German wind permits rise in Q1 as concerns about auction design grow
Clean Energy Wire
Germany saw the highest number of new wind energy capacity permits in the first quarter since 2016, the German Wind Energy Association (BWE) reported. Some 1,160 megawatts (MW) of new wind energy capacity was approved between January and April. In March alone, nearly 800 MW of onshore wind energy were approved. This means that at least 1,160 MW would now be available for the coming tender on May 1, in addition to bids and volumes that had been previously registered and approved but have not participated in past tenders, the BWE notes. The association warns, however, that provisions in Germany’s 2021 Renewable Energy Act (EEG 2021) could severely limit the expansion of wind power – seen as the cornerstone of the country’s energy transition. “We are very concerned about the reduction mechanism for tendering volumes that was hastily and without discussion incorporated into the EEG 2021,” said BWE President Hermann Albers. “The combination of rapid cuts and years of delaying the catch-up of quantities that have not been tendered creates widespread uncertainty and can now actually curtail the expansion of the mass carrier of the energy transition. Overall, the upswing is just around the corner.” Albers added that the Federal Network Agency, the regulatory authority that oversees wind energy tenders, “must not slam this door now”.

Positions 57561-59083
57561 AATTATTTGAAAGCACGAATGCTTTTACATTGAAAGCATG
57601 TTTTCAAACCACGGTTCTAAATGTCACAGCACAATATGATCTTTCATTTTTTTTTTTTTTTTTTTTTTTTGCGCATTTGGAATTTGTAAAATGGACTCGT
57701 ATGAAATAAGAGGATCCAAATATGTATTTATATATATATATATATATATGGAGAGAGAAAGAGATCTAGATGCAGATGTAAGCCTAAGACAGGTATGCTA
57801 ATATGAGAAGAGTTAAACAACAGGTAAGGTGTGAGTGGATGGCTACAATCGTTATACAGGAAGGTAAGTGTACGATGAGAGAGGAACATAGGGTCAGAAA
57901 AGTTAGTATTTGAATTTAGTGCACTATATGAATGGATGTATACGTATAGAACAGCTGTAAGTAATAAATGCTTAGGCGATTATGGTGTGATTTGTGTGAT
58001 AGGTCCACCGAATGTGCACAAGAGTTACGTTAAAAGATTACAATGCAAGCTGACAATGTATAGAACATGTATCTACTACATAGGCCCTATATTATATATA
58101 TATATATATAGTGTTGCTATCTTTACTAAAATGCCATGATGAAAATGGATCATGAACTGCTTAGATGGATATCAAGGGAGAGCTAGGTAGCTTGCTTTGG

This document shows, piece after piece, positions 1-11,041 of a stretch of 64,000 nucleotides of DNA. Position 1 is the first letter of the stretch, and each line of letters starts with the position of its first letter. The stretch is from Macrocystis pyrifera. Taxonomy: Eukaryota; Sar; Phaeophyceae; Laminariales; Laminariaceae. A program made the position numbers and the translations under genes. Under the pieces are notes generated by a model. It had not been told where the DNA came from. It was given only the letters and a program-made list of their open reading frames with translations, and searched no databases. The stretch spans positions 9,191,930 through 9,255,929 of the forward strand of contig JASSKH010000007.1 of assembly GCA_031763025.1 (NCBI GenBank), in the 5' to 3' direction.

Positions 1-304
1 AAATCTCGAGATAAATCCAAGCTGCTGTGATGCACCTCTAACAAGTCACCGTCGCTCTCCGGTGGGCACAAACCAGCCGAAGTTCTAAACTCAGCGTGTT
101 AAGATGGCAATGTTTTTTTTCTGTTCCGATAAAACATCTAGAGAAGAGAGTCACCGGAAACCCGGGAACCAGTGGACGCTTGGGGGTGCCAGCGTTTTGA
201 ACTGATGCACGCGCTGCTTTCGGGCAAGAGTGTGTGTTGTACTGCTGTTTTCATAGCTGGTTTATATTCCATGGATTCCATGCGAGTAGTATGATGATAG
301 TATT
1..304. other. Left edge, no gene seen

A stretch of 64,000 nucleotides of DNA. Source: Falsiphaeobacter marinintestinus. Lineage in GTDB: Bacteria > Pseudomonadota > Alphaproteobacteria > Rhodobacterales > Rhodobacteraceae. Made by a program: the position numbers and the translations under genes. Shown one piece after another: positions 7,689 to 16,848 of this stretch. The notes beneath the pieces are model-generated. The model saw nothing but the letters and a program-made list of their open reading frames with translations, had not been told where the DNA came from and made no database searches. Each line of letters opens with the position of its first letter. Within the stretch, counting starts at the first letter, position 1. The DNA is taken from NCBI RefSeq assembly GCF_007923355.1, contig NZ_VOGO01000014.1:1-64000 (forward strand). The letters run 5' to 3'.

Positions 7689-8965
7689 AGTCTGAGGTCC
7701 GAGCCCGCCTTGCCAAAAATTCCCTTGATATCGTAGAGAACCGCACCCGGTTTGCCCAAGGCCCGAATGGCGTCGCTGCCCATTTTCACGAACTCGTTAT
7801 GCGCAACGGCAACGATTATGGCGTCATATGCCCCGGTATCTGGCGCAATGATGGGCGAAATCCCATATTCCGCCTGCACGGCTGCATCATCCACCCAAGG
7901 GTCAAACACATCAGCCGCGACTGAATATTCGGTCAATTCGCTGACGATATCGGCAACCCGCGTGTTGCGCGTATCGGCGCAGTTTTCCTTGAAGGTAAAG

The BWE also stressed that the continued lack of subsidy approval for projects was causing growing problems. “The industry is feeling increasingly abandoned by the federal government,” the BWE stated. “Overall, the numbers of permits show that the wind industry is gradually finding its way back to a positive expansion path,” Albers added, noting that the tentative increase in permits and tender volumes from 2020 would continue in 2021. “The additional allowance is not yet stable enough. Further positive support is required to continue on the path.”